Sense & Sensibility
Once Kids Fly the Coop,
Let Go and Let Guide
By Kathleen Felong
I remember clearly the moment that signaled the official end of parenting as I knew it.
It happened a few years ago when we sent our firstborn to college. It wasn’t the teary goodbye at the dorm (though that would further seal the deal).
Instead, it took place in a well-appointed auditorium at a large and prestigious university with about a thousand other parents. My husband and I were there for our son’s (and our) orientation to college life. While the students were herded off to a separate place to learn about other aspects of college life (a parenting tale unto itself), we were getting ready to hear an address that was focused on paying up and letting go.
The gist of the “letting go” part was this: You’ve done your job; you’ve taken them this far; they’re ready to move on; you need to move on, too. The university speaker advised us to think of ourselves not so much as “parents” now, but “coaches.” We could offer advice, but it was up to our “players” to decide for themselves how – and whether – to put that advice into play.
The other part of the orientation address – “paying up” – had to do with creatively managing the staggering cost of higher education (“staggering” was my word, not the speaker’s). The gist of this was: Even though you should “let go” emotionally, you’re still on the hook financially.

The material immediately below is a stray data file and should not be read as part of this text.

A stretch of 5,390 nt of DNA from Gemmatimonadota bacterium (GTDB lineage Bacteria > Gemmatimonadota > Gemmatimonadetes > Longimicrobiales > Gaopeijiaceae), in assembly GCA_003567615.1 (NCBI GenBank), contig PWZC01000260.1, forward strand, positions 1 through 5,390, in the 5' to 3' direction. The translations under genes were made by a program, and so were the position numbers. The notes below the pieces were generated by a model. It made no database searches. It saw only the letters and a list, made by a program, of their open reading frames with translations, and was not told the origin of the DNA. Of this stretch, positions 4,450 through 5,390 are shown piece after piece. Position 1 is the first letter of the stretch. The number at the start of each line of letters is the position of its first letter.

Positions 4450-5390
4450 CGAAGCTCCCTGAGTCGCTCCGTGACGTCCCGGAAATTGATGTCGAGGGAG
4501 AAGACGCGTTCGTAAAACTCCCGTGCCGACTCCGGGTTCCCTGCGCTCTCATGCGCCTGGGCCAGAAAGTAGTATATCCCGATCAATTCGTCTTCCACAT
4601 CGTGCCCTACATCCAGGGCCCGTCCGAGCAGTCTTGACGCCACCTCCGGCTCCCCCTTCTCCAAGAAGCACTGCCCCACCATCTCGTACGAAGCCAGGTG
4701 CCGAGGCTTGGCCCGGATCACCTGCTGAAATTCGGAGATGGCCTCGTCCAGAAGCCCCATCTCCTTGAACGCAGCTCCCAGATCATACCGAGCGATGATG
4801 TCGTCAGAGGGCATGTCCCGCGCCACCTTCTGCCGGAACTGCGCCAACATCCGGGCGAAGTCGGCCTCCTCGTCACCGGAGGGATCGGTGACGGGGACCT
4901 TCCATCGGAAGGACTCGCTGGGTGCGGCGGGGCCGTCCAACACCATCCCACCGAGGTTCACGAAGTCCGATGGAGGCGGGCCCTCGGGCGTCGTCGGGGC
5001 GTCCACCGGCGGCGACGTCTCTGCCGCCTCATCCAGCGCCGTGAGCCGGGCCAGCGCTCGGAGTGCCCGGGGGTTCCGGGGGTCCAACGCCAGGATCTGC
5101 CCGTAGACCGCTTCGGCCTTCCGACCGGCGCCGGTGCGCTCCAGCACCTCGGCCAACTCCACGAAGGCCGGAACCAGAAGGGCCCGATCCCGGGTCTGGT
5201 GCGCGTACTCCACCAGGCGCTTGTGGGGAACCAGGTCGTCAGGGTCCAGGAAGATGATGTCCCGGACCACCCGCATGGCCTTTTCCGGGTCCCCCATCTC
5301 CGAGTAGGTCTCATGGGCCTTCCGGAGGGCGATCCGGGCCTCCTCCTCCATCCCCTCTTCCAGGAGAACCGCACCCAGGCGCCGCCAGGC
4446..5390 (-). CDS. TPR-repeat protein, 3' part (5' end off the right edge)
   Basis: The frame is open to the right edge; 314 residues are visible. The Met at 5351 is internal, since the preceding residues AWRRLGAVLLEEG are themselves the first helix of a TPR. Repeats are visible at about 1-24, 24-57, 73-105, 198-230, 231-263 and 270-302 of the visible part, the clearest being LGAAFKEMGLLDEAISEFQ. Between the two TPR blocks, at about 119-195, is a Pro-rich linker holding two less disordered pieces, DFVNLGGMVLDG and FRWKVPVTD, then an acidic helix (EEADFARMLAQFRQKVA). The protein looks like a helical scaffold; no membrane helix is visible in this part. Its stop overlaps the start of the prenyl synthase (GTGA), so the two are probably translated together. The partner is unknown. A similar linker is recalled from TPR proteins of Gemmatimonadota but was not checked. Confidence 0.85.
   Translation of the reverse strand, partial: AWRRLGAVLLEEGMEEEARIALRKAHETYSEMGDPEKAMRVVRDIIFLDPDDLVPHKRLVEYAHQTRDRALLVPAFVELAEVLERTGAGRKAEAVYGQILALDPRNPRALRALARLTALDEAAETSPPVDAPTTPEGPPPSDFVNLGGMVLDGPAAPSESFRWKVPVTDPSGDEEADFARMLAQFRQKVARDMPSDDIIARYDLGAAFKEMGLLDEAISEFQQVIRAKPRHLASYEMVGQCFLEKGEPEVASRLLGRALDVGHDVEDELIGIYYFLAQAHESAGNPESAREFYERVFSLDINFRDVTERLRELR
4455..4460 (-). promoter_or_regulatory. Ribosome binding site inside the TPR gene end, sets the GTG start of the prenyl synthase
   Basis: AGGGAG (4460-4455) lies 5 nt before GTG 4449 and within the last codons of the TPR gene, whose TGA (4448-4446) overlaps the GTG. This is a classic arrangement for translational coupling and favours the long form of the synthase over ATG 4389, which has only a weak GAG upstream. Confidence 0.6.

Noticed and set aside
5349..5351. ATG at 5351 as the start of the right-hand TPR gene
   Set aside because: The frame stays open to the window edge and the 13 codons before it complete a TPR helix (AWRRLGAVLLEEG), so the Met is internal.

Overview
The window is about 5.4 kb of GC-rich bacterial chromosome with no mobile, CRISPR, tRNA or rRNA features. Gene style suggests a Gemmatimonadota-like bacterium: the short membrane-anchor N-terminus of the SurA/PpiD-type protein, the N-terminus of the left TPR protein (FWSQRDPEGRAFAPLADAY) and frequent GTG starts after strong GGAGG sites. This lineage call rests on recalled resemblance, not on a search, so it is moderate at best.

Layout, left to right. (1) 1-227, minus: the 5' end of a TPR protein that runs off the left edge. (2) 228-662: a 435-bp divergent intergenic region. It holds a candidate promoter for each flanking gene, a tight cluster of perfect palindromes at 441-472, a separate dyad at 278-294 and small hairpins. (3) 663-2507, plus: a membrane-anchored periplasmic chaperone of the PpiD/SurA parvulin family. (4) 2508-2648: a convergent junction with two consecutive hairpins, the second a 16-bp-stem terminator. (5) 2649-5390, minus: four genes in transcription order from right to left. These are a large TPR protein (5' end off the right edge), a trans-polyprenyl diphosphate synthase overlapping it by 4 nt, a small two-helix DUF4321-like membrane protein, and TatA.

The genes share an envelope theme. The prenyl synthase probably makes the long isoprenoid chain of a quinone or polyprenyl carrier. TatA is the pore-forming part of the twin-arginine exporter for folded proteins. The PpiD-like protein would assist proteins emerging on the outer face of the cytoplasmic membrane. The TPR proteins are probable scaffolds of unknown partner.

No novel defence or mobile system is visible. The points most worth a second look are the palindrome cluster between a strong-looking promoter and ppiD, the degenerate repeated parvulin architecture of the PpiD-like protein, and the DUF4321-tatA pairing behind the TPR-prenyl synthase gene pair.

Recently, our parental role has shifted once again. Our son graduated and become one of the fortunate newly employed. The change meant we got to let go of some of the paying up.
As such, we advised our son to get a secure apartment and the renters insurance that will protect his investment in various tech toys. (Coach’s advice: accepted.) We advised him to invest in some decent furniture, sturdy but not costly. (Coach’s advice: rejected.) He ordered the least expensive furniture he could find at a big box store online and spent two days putting it together. (I admit to having a hard time letting go of that decision.)
We advised him to stay with a highly reputable, service-oriented insurer (you know the one) and an Agent who could help him identify the right protection as his situation evolves. (He did that, too.) We also advised that he get a safety deposit box at a bank for important papers (Coach’s advice still under consideration -- we think.)It’s clear our coaching advice won’t always be heeded – or needed. But, as parents, we’ll always be invested in the game, and in the player. On important matters (personal safety, financial protection, the pursuit of happiness) we’ll continue to guide the consideration when we can – even if we have to learn (eventually) to let go of the decision.
Kathy Felong is a writer and editor. She works in Strategic Marketing at Erie Insurance.